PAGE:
#1309 (permalink)  
Dushan
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MANDATORY...

Consider this scenario:

Home invasion.
Perps hold a gun to the head of your beloved one. Or a knife.
Demand you open your gun safe so they can use the guns in the upcoming bank robbery.

You comply. You "allowed".

MANDATORY???
 
Old 8th Nov 2014, 16:57
  #1310 (permalink)  
 
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BCG

Here is a statistic taken from an anti gun publication.
Firearm injuries are the cause of death of 18 children and young adults (24 years of age and under) each day in the U.S.
Note the statistics include ages up to 24 years. It used to be a child was under 16, then it became under 18 and apparently, for gun statistics, it is 24 years. This allows the antis to inflate the number of "child" deaths because these numbers are misused, at least this publication had the honesty to break down the figures - others don't.

Here is the problem with increasing the victim age to 24 - but nobody reports the actual background information.

People with a criminal record were also more likely to die as homicide victims.[15] Between 1990 and 1994, 75% of all homicide victims age 21 and younger in the city of Boston had a prior criminal record.[42] In Philadelphia, the percentage of those killed in gun homicides that had prior criminal records increased from 73% in 1985 to 93% in 1996.[15][43] In Richmond, Virginia, the risk of gunshot injury is 22 times higher for those males involved with crime.[44]




.
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Old 8th Nov 2014, 17:27
  #1311 (permalink)  

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You're sure about that?
One hundred percent, I lead you and a few other usual suspects right down the primrose path and guns were not mention for quite a few pages.

My goal was accomplished.

Thank you again.
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Old 8th Nov 2014, 17:48
  #1312 (permalink)  
 
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But you're sure we didn't have a clue?
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Old 8th Nov 2014, 18:57
  #1313 (permalink)  

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But you're sure we didn't have a clue?
Can't stand it can you.
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Old 8th Nov 2014, 19:04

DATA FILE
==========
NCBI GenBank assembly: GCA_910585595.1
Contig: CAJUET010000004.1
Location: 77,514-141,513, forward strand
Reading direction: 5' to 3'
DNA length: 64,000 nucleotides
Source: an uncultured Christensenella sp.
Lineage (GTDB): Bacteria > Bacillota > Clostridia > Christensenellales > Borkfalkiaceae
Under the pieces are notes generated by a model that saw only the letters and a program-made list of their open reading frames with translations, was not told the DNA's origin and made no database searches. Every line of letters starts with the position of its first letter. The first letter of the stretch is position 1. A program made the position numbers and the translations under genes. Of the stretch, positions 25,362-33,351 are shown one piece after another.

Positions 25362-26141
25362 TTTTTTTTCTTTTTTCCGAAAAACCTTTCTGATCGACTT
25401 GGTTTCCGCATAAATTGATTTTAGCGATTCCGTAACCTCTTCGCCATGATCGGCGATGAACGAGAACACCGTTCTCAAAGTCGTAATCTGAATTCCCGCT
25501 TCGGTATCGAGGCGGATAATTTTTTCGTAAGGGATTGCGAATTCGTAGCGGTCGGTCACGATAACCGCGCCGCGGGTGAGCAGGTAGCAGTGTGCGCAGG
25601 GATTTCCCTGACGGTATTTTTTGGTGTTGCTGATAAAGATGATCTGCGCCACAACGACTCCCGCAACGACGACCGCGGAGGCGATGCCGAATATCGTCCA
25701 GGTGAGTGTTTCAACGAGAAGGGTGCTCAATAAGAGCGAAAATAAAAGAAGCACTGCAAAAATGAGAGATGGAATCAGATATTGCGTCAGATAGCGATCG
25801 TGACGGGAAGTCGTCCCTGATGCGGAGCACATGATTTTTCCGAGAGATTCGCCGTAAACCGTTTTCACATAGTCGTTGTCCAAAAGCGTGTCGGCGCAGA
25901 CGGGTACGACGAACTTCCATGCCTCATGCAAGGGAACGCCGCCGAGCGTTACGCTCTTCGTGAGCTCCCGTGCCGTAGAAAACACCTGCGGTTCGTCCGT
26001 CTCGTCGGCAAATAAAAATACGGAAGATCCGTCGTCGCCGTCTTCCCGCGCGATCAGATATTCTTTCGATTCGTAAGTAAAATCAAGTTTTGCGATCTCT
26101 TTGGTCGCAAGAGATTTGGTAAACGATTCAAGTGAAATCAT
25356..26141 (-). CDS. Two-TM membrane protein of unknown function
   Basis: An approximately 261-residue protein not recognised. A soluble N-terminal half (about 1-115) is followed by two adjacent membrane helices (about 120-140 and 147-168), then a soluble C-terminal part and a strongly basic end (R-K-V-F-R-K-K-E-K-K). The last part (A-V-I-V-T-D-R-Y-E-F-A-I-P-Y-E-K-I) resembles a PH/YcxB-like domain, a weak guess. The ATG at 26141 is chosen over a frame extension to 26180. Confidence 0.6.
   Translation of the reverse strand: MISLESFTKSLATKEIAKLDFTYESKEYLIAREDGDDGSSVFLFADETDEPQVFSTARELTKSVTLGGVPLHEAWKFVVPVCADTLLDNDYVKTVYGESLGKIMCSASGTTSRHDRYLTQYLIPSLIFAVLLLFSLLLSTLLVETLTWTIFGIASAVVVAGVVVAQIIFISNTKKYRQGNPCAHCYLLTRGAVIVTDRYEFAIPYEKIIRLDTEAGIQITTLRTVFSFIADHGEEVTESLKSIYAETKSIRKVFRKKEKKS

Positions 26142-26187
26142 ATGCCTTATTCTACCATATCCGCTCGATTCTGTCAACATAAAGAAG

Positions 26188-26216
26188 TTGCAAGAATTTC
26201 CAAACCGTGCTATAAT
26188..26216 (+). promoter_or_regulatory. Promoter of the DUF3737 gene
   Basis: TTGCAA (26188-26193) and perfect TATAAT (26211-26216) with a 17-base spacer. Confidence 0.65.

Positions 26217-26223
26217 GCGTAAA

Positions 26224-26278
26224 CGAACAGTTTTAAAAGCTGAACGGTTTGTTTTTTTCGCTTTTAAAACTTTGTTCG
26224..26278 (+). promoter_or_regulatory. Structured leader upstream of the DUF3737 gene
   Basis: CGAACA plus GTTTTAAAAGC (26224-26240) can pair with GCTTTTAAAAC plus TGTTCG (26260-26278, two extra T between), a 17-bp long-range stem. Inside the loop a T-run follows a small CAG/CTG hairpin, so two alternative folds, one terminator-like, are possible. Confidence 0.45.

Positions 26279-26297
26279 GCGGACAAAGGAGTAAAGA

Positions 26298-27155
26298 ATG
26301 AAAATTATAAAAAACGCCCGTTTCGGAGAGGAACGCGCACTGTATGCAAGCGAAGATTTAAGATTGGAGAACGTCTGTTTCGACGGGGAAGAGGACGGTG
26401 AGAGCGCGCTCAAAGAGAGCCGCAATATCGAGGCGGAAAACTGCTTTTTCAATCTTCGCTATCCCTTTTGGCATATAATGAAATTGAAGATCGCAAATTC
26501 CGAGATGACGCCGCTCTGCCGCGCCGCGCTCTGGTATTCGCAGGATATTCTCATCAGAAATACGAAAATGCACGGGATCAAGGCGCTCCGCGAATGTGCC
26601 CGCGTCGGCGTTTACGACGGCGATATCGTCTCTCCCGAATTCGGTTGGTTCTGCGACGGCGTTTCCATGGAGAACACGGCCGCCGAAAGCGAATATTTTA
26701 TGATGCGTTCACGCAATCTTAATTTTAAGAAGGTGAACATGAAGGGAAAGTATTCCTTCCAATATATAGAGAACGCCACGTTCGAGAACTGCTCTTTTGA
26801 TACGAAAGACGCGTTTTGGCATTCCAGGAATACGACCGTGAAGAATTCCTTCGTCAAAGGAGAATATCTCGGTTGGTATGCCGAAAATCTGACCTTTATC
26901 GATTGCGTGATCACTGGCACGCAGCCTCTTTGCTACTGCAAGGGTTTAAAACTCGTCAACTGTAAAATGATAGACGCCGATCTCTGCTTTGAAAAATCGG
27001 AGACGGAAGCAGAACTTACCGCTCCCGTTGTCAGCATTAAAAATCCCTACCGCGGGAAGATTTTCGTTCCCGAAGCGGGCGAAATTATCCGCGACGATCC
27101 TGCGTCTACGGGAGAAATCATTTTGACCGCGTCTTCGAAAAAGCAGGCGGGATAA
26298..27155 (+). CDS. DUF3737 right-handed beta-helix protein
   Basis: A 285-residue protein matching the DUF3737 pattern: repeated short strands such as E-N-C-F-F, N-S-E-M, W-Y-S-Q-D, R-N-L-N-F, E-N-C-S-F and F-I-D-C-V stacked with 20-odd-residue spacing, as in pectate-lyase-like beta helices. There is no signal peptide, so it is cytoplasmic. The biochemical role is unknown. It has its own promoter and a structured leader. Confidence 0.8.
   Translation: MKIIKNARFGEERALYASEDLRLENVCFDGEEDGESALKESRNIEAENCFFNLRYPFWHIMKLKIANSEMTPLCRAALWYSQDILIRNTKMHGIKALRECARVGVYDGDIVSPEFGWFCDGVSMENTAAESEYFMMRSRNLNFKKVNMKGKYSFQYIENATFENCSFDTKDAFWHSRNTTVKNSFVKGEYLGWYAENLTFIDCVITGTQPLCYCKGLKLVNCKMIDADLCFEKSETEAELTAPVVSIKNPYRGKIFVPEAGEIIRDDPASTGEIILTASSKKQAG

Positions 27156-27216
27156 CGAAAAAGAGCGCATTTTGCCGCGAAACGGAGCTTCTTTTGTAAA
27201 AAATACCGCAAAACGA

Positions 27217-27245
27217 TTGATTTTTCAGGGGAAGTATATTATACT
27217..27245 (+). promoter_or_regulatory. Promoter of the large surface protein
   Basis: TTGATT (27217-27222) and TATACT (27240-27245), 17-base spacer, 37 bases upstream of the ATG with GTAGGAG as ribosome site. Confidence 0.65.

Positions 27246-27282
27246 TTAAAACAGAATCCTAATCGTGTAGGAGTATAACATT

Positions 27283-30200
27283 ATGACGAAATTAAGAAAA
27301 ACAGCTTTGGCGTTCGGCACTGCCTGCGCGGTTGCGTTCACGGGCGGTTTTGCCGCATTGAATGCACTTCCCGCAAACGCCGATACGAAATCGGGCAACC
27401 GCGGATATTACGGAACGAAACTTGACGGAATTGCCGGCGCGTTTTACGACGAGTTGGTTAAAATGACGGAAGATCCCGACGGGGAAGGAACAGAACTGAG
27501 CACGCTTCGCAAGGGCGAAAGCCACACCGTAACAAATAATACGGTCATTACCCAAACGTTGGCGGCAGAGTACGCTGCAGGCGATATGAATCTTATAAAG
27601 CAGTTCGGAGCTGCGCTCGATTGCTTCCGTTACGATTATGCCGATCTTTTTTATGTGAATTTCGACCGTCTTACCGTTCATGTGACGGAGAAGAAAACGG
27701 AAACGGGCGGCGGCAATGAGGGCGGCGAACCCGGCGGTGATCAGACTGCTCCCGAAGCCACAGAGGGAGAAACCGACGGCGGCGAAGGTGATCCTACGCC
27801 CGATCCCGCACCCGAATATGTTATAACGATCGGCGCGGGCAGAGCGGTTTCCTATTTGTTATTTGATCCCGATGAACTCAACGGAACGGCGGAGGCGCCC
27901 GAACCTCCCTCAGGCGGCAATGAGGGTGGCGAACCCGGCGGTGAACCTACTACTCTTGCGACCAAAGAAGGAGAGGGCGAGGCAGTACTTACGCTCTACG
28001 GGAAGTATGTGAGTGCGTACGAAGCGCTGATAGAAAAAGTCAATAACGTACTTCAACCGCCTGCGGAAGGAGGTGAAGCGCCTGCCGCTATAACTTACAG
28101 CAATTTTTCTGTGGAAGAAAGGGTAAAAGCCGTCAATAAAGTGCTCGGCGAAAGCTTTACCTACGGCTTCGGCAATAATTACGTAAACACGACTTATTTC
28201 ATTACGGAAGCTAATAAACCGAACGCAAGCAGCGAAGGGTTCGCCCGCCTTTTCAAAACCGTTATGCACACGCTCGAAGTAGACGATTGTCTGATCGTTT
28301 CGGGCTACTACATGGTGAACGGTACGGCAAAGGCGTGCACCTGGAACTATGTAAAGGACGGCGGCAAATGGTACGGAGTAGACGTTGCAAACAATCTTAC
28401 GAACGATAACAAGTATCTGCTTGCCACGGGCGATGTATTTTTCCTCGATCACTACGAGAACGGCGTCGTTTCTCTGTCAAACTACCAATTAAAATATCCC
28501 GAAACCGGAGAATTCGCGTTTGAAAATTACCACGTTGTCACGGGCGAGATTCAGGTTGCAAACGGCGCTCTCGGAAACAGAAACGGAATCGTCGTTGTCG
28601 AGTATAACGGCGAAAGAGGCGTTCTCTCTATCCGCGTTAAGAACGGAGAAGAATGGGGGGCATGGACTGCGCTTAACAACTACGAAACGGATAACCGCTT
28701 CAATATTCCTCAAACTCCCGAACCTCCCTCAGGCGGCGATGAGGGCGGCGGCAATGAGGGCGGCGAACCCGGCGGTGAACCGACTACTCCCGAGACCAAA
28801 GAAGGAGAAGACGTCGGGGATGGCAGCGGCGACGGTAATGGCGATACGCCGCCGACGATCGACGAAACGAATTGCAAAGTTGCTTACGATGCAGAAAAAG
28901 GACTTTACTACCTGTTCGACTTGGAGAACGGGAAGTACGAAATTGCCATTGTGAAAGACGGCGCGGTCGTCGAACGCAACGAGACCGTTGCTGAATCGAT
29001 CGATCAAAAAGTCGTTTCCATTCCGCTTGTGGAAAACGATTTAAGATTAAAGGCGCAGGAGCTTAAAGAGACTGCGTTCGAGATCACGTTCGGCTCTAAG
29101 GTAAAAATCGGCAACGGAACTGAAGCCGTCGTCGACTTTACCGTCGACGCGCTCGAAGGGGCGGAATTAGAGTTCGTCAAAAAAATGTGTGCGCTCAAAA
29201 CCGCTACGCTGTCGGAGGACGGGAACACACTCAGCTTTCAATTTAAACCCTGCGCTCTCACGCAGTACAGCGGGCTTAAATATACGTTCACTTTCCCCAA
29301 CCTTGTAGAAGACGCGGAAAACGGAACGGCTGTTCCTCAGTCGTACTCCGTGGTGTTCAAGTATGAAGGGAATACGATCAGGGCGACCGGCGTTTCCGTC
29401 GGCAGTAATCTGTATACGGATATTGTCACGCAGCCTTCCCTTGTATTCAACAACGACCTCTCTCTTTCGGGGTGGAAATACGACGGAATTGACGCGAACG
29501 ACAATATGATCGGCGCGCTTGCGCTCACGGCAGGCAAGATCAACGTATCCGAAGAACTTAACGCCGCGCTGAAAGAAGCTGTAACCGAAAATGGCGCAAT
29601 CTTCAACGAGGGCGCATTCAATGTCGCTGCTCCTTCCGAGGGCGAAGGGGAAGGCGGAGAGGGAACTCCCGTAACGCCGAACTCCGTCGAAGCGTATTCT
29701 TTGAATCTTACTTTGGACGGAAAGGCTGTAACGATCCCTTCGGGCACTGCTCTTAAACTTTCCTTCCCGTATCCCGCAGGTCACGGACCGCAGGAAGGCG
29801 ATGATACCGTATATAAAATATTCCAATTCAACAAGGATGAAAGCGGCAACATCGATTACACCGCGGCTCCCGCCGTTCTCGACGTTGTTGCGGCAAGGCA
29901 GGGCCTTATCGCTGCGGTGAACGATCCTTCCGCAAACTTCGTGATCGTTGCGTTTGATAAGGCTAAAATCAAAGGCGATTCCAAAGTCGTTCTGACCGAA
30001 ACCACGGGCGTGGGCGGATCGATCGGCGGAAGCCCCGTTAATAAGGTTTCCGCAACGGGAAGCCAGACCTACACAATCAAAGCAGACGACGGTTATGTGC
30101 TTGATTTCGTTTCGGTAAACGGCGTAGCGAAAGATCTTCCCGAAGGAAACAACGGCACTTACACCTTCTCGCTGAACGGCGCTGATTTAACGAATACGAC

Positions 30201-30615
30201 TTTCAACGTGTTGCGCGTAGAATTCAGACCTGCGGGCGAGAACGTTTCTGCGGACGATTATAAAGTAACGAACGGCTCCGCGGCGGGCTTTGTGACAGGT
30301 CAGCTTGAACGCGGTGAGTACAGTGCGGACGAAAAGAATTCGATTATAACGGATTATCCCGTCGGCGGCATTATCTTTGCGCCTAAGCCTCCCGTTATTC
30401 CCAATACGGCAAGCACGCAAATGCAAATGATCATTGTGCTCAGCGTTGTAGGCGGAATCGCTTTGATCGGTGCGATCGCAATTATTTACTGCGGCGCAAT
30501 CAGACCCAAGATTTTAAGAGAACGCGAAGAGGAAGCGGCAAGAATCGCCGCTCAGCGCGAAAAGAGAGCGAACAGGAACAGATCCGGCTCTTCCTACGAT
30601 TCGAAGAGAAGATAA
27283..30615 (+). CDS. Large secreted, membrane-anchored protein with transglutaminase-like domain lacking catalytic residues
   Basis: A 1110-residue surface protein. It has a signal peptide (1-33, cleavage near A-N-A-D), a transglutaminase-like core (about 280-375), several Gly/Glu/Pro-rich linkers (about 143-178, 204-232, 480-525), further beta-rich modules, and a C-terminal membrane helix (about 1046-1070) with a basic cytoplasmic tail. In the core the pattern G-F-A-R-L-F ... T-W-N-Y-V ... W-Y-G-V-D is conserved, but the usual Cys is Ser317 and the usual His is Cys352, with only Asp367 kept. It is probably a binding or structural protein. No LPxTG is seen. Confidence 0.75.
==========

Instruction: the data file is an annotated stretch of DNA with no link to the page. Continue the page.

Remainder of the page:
#1314 (permalink)  
 
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Can't stand what?
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Old 8th Nov 2014, 19:32
  #1315 (permalink)  

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Aw, you are so cute when you are frustrated.

I win, you lose.

Thank you for playing.
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Old 8th Nov 2014, 19:36
  #1316 (permalink)  
 
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I did say "practical" ideas.

You came up with no practical ideas apart from the training suggestion and then you just reverted to repeating the old mantras.
Here is the list of your suggestions, I've numbered them for reference.

I have offered up on several occasions, in this and other threads the following ideas

1. Mandatory training on each weapon purchased at time of purchase.

2. Mandatory secure gun storage where the weapon is to be housed, the installation to be checked fit for purpose before guns can be taken home.

3. No notice checks for correct gun storage correct useage.

4. Unless the weapon is being carried it by it's legal owner it should be mandatory for it to be unloaded and stored securely to avoid accidental injury.

5. Periodic refresher training.

6. Annual medical check to ensure an individual is fit for weapon ownership.
#1 we considered. You apparently did not realize that "time of purchase" training was impractical because of lack of facilities and trained personnel. I did offer alternatives which were not responded to.